Tony Hsieh was known for making a fortune at Zappos selling shoes online and leading an unorthodox lifestyle. He lived an Airstream trailer with a pet alpaca and had a fondness for the Burning Man festival.
He also was a major real estate investor in Las Vegas who, in a short period, became a dominant property owner downtown.
Hsieh, who died Friday at age 46 from complications of smoke inhalation after being injured in a house fire in Connecticut, launched a side venture in 2012, then called Downtown Project, that would ultimately have a huge footprint in Las Vegas with dozens of properties in its portfolio.
Now DTP Companies, the venture acquired vacant lots, old motels, apartment buildings and other properties; developed the open-air retail complex Downtown Container Park and, with a partner, the Fremont9 apartment complex; turned the old Fergusons motel into a commercial complex with small retail shops; and, just in October, purchased Zappos’ headquarters, the former Las Vegas City Hall, for $65 million.
Bill Arent, the city’s director of economic and urban development, told the Review-Journal on Monday that DTP is among the biggest property owners downtown.
Outside Las Vegas, Hsieh also went on a homebuying spree in the wealthy ski town of Park City, Utah, this year, acquiring at least eight homes as of August, including a 17,350-square-foot mansion with a sports court, private lake and horseback riding corral.
It’s unclear what will happen with Hsieh’s real estate holdings. His lawyer, Puoy Premsrirut, did not respond to an email Monday asking whether Hsieh left a will or if she expects to file a probate case.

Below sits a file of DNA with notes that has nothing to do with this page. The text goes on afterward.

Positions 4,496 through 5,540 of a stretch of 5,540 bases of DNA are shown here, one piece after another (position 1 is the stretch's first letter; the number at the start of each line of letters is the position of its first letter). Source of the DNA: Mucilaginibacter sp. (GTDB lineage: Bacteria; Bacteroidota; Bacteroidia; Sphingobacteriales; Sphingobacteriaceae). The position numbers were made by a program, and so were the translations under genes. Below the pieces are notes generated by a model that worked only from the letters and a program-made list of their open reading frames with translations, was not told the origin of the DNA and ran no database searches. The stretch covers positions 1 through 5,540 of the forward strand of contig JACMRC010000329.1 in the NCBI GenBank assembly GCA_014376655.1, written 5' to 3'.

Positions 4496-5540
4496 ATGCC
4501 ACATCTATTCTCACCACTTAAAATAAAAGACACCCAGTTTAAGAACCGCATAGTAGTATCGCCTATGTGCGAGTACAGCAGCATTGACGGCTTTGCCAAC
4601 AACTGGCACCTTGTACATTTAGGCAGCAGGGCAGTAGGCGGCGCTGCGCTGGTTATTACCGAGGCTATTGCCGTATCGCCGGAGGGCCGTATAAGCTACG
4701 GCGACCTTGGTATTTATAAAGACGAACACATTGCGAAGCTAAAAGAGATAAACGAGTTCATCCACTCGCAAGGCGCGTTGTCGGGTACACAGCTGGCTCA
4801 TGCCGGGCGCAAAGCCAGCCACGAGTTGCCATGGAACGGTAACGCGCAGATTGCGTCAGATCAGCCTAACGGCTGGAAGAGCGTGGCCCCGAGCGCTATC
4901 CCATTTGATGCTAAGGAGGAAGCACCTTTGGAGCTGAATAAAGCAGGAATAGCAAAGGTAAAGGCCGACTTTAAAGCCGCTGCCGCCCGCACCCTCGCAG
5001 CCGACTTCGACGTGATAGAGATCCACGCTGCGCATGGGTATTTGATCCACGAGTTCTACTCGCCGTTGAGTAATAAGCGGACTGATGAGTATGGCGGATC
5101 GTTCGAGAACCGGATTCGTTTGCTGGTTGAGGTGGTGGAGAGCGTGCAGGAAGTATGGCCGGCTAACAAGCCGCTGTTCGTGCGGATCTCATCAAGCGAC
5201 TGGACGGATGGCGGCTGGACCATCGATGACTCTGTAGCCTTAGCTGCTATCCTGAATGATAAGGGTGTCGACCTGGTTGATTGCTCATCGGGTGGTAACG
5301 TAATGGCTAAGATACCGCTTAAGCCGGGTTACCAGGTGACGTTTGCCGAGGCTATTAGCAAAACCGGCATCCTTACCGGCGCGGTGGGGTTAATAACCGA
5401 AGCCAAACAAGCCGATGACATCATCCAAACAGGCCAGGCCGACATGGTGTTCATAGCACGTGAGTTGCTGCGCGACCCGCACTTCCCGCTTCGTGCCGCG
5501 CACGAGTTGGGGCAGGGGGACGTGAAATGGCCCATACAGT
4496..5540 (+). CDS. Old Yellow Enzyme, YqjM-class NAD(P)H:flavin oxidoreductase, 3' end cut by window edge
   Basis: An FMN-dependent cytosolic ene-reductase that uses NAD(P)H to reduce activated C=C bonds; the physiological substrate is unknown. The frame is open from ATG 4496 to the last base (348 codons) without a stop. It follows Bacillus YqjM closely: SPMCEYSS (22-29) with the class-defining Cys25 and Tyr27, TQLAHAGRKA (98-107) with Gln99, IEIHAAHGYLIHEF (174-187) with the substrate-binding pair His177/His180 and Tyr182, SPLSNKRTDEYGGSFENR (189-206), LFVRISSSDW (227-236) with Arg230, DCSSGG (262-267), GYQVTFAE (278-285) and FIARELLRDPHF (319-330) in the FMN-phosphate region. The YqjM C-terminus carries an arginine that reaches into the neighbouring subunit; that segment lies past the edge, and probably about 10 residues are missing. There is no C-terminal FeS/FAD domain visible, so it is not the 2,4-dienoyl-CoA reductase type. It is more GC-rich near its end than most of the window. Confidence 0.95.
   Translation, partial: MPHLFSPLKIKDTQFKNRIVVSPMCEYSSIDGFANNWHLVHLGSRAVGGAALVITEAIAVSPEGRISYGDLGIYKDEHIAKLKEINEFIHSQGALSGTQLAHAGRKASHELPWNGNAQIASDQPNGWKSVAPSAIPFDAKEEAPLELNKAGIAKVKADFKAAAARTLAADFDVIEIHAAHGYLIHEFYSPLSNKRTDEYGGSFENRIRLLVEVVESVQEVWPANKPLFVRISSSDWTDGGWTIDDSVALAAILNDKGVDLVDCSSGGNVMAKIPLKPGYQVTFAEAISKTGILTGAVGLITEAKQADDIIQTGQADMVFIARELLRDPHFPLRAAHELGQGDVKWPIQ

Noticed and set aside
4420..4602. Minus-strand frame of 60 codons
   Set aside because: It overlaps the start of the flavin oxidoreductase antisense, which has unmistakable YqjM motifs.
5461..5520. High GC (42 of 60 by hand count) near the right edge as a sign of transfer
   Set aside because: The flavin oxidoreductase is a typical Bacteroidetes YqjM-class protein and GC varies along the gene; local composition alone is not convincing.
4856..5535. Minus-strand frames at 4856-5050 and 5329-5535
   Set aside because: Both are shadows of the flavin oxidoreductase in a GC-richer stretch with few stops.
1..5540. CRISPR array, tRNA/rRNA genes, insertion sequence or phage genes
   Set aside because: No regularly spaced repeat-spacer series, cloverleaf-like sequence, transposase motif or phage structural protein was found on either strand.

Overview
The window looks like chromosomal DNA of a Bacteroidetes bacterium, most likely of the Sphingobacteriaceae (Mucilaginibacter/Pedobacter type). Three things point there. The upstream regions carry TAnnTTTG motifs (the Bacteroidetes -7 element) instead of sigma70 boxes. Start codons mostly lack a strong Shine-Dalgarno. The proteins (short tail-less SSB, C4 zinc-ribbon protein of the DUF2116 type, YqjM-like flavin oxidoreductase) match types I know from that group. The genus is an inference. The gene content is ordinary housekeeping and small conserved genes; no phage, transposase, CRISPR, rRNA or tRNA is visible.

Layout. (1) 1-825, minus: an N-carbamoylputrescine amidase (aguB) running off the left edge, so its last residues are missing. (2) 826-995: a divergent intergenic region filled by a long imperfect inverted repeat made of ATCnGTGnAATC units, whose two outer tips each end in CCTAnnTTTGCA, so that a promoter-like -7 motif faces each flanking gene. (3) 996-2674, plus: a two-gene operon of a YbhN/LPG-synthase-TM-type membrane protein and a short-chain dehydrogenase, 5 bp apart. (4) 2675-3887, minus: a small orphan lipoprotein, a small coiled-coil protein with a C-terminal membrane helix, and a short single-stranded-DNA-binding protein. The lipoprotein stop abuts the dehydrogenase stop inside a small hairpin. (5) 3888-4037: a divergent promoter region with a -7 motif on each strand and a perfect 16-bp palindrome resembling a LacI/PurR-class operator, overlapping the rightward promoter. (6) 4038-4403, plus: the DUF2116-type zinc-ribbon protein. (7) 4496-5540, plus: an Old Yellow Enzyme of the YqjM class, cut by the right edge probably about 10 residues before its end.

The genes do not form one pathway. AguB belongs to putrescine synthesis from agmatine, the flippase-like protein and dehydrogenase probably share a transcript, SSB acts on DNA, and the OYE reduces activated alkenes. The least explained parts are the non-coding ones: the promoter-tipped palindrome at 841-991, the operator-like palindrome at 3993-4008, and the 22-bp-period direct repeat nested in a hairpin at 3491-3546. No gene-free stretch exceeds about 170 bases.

DTP assembled its real estate portfolio quickly, acquiring entire city blocks along Fremont Street, and today still hasn’t built out or redeveloped multiple sites, including some shuttered, decades-old motels.
“Candidly, we bought all these blocks a few years ago with no idea of what we were going to do with them,” DTP’s then-real estate portfolio manager, John Curran, told the Review-Journal in a 2017 interview about the motels.
Overall, Hsieh’s venture had assembled a portfolio of some 90 properties by then, Curran said at the time.
It invested heavily in a once-neglected area of Las Vegas that grappled with prostitution and drugs, locals say. When the business was beginning, “people laughed at us” and said the group was “nuts,” said Todd Kessler, a partner and attorney with Resort Gaming Group, Zappos’ former landlord at the old City Hall, and who helped launch DTP.
He said DTP’s pot of money was “100 percent” Hsieh’s, and the group ended up spending “a lot more” than $350 million.
Hsieh’s impact downtown, he noted, was “tremendous.”
This is a developing story. Check back for updates.